Let’s Encrypt is Certificate Authority (CA), which provides free SSL certificates for your domains to secure data on the transport layer. This tutorial will help you to install and secure Apache with a free SSL certificate issued by Let’s encrypt.
- Running CentOS 8 machine with shell access
- Follow initial server setup steps for newly installed machine
- A domain/sub domain pointed to server IP address via public DNS server. For this tutorial, we use webhost.tecadmin.net.
Step 1 – Install Apache
First of all, Install the Apache server on your CentOS 8 machine. The Apache packages are available under the default repositories.
sudo dnf install httpd httpd-tools mod_ssl
Step 2 – Create VirtualHost with Port 80
For this tutorial, I have created a index.html file under the default document root. Similarly, you can place your application under the document root of your domain.
sudo echo "<h2>Welcome to Secure TecAdmin.net</h2>" > /var/www/html/index.html
After that, create a VirtualHost configuration file binding with port 80.
sudo vim /etc/httpd/conf.d/webhost.tecadmin.net.conf
Save and close the file. Restart Apache service to reload the configuration.
sudo systemctl restart httpd.service
Step 3 – Setup Let’s Encrypt (Certbot) Client
The Certbot ACME is a client application recommended by the Let’s Encrypt for systems with shell access. It provides hassle-free automation of the certificate issuance, installation, and renewal.
You can download the certbot-auto script from the official download page and put it under /usr/sbin directory. Use the following command to do it.
sudo wget https://dl.eff.org/certbot-auto -O /usr/sbin/certbot-auto sudo chmod a+x /usr/sbin/certbot-auto
You also need to installed all dependency for the certbot to make it work. The below command will install it dependencies on your system.
sudo certbot-auto --os-packages-only
Step 4 – Create Let’s Encrypt Certificate
Now, you can request Lets encrypt to issue a SSL certificate for you domain. You need to run the certbot-auto command for Apache server as following:
sudo certbot-auto --apache
This will list all the virtual hosts configured with Apache on current server. Select the appropriate number with the comma separated. See below screenshot:
The Let’s encrypt will start the verification process for your domain. Make sure the domain you selected is pointed to this server via the public DNS server.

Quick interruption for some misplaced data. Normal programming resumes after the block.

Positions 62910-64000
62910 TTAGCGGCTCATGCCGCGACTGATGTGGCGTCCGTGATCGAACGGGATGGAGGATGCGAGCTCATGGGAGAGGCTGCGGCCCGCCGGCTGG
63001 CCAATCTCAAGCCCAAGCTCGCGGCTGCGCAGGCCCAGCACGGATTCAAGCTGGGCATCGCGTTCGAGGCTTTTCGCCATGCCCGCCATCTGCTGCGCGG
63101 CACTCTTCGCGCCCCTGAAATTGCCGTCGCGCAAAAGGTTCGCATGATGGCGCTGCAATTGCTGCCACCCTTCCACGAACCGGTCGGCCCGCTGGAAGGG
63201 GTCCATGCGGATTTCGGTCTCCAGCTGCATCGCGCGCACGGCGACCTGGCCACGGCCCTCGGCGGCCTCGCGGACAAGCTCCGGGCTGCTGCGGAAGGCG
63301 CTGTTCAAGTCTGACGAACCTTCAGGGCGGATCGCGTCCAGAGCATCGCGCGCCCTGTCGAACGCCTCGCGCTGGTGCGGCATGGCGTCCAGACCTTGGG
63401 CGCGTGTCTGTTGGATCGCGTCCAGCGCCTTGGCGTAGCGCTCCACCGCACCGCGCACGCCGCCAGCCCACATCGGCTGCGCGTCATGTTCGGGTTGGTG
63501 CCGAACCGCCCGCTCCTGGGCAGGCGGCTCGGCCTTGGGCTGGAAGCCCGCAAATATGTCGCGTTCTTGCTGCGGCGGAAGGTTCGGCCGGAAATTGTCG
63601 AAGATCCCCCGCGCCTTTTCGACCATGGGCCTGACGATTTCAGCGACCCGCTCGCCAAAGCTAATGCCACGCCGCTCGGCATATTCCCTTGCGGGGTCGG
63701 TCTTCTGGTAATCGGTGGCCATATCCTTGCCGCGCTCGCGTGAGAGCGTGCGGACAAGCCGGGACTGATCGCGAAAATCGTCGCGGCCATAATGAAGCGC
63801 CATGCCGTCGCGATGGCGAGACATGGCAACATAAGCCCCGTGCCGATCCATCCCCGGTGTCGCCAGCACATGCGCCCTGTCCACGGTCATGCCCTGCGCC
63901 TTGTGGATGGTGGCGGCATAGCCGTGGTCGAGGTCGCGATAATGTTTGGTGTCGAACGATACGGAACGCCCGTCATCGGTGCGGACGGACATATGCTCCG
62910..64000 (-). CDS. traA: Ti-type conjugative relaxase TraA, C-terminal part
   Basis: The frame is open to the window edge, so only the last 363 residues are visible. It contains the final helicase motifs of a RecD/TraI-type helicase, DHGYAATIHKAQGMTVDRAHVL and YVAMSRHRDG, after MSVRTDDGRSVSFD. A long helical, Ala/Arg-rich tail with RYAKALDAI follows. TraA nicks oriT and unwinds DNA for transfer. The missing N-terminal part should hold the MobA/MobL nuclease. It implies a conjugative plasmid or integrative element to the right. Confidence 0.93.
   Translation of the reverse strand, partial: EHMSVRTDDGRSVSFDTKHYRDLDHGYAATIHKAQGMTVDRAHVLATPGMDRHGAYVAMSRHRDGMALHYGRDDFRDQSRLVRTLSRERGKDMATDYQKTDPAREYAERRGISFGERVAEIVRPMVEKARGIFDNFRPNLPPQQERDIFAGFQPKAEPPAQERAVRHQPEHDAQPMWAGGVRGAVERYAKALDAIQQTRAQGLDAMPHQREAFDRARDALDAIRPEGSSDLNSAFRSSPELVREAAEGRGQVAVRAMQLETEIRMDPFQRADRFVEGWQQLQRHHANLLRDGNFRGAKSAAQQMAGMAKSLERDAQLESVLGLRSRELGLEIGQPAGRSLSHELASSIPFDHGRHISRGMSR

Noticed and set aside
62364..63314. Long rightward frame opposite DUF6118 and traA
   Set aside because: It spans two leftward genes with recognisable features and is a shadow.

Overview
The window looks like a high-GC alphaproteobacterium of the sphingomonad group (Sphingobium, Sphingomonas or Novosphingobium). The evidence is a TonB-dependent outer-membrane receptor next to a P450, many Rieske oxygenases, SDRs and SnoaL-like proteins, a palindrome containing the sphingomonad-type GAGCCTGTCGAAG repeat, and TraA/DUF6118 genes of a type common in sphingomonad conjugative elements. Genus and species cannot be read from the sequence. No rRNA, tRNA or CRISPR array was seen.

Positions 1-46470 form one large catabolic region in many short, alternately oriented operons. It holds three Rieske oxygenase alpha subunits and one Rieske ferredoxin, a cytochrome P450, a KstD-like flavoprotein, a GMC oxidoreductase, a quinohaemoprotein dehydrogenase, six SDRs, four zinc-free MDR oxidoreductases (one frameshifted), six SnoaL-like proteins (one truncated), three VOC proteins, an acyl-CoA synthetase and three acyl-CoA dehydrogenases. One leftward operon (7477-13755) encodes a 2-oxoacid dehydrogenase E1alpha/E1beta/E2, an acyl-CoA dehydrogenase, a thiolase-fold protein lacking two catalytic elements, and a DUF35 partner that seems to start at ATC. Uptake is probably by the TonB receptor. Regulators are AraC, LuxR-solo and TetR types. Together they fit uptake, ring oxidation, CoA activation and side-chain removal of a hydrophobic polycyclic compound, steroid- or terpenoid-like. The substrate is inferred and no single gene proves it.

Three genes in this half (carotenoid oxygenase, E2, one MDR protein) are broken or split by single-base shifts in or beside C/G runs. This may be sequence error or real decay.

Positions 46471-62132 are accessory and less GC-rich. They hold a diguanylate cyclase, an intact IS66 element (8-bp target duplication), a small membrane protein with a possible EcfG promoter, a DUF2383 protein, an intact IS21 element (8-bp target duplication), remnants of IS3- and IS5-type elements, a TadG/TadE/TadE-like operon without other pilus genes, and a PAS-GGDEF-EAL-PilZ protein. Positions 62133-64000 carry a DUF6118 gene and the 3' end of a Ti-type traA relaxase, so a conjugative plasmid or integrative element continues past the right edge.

On successful verification, SSL will be issued for your domain. A separate SSL VirtualHost configuration file will be created for your domain.
Please choose whether or not to redirect HTTP traffic to HTTPS:
- 1: No redirect – Make no further changes to the webserver configuration.
- 2: Redirect – Make all requests redirect to secure HTTPS access.
Enter a number of your choice and press enter. You can also change it latest by directly editing configuration files.
Once the SSL configuration completed successfully, you will see a congratulations message on your screen.
Step 5 – Verify Certificate
The Let’s Encrypt SSL has been successfully configured for your domain. This certificate is issued for 3 months only, You can renew it before expiration.
Let’s check the certificate by accessing your site in a web browser.
You have successfully secured your website with free Let’s Encrypt SSL certificate. Follow our next tutorial to setup Let’s Encrypt Auto SSL renewal with crontab. The CentOS 8 systems will have default TLS 1.2 and TLS 1.3 enabled.
To make things less painful, use Cloudflare free plans and have SSL that works everywhere. Also set up automatic rewrites to https in Cloudflate, remove your web server https redirect (if any), close port 80, and encrypt all the things!
You should clarify that this does not work on local network servers. I wasted several hours trying to figure this out only to find it is impossible.
Hi Rahul, on a fresh install of RHEL 8.2 (AWS image) when running certbot-auto I get the error
Error while running apachectl configtest.
AH00526: Syntax error on line 85 of /etc/httpd/conf.d/ssl.conf:
SSLCertificateFile: file ‘/etc/pki/tls/certs/localhost.crt’ does not exist or is empty
because when mod_ssl package is installed, it doesn’t create a self-signed key and certificate files for the localhost, like it should. To solve the error, run:
(Found the solution here: https://github.com/certbot/certbot/issues/7397)